About three years ago, researchers at Vrije Universiteit (Amsterdam, The Netherlands) created a tiny interferometric sensor that fit on the end of an optical fiber; the so-called “fiber-top” sensor consisted of a micromechanical cantilever that would deflect or vibrate, reflecting light from the fiber back into the fiber in proportion to the cantilever’s deflection.1 Micromachined out of the optical fiber itself, the cantilever detects deflections to a 0.1 nm sensitivity; the sensor can be used in tight spaces, as well as in hostile or electrically conductive environments.
While the cantilevers can be made by carving them out of a fiber tip using an ultrafast laser, the researchers have recently come up with an easier way. Called “align and shine” photolithography, the new technique is potentially useful not only for fabricating cantilevers cantilevers, but for making many other types of fiber-end micro-optical, mechanical, or chemical sensors.2 Another benefit of the align-and-shine technique is its rapidity, which makes possible large-scale fabrication of devices.
In align-and-shine photolithography, a photomask on the end of a UV-transmitting multimode optical fiber (the “mask” fiber) is aligned and brought into contact with the photoresist-coated end of the target fiber, allowing the photomask pattern to be transferred to the photoresist. What makes the process unique is that the alignment is done using only a commercial optical-fiber fusion-splicing machine (no splicing is done, though). Years of development have made commercial fusion splicers into very capable and easy-to-use image-based active fiber aligners; the align-and-shine process thus becomes quick, straightforward, and inexpensive.
The ends of the 230-µm-diameter experimental fibers were cleaved with a commercial optical-fiber cleaver, producing surfaces flat and perpendicular to the fibers’ optical axis to less than 0.5°, which is fine for the align-and-shine process, according to Davide Iannuzzi, the project’s group leader.
The photomask was fabricated on the end of the mask fiber by first coating it with a 100 nm layer of silver, then creating a pattern by selectively removing the layer with a focused ion-beam milling machine. The test pattern on the prototype consisted of seven stripes of different widths ranging from 1.2 to 10.1 µm.
The photoresist was deposited onto the end of the target fiber by dipping—an approach that, although workable for the prototype, is not optimum, says Iannuzzi. “This method is giving layers that are way too thick,” he notes. “The simplest solution is, in our opinion, to use spray photoresist. We did not do that for a very simple reason: the use of spray photoresist produces fumes that might be not too healthy; therefore, it would be better to use those sprays under negative-pressure hoods, which are not available in our lab. Another possible solution (but more challenging) is to use dipping (as already described in the paper) and, before backing, thin it by spinning the fiber along its principal axis (similar to what is done with conventional photolithography on large wafers). It is then necessary to build a dedicated holder for the spinner . . . but this is just a mechanical problem.”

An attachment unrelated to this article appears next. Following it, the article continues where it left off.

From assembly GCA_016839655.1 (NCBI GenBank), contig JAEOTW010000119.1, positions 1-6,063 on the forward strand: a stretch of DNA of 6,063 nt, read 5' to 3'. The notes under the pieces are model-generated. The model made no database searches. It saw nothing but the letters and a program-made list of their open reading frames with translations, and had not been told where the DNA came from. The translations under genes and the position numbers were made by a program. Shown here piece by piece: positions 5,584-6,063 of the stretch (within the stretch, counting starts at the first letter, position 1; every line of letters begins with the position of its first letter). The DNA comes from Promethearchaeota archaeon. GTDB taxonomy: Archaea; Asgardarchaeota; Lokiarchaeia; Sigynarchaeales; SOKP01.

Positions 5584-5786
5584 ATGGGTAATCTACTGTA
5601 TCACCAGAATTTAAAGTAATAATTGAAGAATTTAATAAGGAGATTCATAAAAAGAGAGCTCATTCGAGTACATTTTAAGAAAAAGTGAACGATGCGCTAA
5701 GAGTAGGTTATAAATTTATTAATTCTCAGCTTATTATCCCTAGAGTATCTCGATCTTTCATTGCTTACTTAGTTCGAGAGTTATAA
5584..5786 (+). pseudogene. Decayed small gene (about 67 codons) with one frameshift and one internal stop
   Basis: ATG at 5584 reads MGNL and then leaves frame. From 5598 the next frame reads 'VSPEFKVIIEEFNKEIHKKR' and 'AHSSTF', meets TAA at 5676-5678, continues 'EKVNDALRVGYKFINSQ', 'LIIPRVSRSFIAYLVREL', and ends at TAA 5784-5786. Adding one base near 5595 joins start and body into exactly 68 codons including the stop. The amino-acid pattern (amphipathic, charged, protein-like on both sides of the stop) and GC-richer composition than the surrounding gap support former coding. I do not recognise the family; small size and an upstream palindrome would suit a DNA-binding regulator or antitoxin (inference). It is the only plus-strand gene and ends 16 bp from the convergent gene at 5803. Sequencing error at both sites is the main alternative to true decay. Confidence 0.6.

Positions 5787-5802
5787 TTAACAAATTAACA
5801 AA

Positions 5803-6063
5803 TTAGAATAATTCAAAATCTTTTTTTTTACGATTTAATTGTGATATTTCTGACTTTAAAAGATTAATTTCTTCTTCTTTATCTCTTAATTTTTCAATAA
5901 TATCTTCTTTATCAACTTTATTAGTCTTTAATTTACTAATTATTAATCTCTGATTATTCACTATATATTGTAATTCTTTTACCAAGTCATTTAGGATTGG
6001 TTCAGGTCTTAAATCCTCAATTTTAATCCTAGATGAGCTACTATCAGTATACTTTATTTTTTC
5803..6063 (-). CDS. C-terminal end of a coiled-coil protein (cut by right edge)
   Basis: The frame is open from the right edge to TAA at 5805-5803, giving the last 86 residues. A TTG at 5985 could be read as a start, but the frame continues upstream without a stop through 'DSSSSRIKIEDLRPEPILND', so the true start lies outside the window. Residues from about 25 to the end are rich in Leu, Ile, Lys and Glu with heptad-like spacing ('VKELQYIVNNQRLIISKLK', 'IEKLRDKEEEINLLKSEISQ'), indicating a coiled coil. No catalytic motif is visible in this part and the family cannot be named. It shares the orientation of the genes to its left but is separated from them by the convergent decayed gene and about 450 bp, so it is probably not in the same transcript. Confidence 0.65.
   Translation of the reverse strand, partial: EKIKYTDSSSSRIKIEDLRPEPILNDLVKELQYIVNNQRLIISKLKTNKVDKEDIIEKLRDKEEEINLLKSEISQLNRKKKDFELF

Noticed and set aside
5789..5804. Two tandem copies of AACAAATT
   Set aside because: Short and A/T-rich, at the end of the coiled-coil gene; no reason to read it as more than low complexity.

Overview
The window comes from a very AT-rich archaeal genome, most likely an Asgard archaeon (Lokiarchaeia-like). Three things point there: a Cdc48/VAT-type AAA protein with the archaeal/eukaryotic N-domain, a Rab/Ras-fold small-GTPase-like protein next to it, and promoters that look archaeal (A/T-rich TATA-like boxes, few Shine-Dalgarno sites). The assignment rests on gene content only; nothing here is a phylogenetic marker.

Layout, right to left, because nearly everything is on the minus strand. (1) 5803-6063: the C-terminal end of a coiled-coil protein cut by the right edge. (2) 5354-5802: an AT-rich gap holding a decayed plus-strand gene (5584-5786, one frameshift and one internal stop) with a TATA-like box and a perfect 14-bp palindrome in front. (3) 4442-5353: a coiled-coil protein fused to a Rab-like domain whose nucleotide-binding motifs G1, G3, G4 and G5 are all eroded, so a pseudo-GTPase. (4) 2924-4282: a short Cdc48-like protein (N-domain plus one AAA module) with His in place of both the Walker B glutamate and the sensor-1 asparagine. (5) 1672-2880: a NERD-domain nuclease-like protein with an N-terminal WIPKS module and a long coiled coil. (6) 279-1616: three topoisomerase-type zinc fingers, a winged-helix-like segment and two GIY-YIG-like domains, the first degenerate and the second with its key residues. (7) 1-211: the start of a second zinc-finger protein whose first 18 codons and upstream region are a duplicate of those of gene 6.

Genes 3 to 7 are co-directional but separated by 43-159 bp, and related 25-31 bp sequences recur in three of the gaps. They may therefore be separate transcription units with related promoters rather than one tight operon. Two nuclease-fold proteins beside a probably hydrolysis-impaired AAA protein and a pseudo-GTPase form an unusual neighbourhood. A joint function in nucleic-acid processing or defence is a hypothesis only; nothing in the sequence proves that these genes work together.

The two fibers were then aligned on the splicer and UV light sent through the mask fiber for about 10 s. After developing, the target pattern was compared to the mask pattern (see figure), showing a resolution of about 2 µm. The researchers repeated the experiment using two fibers of differing diameters (230 and 125 µm); the fusion splicer allowed them to align the fibers as precisely as if they were the same diameter.
To make a real fiber-top microdevice, such as a microelectromechanical-systems (MEMS) mechanism or a microlens, the photolithographic process would be carried further, with etching (see www.laserfocusworld.com/articles/292405), perhaps deposition of further materials, and probably additional rounds of align-and-shine lithography. “We are confident that we can improve the resolution by a factor of two with a better photoresist-deposition technique, and that we can probably go submicron using, for example, photo or thermoplastic nanoimprinting,” says Iannuzzi.
In addition to MEMS and micro-optics, Iannuzzi sees other potential applications. “For example, a group at Harvard has recently described a very interesting surface-enhanced Raman-scattering (SERS) detection device based on the fabrication of metallic nanoantennas on the tip of an optical fiber.3 If we can push the resolution of align-and-shine photolithography to the submicron regime, we might be able to fabricate those optical antennas with a cheaper process,” he says. “In general, we are confident that the align-and-shine technique will soon attract the attention of scientists who, in the past, have put a nice idea in the drawer because there was no technique to make arbitrary patterns on the top of an optical fiber. Those ideas can now be taken out of the drawer.”
- D. Iannuzzi et al., Appl. Phys. Lett. 88, 053501.
- A. Petrušis et al., J. Micromech. Microeng. 19 (2009) 047001.
- Elizabeth J. Smythe et al., Nano Lett., 2009 (3), p. 1132.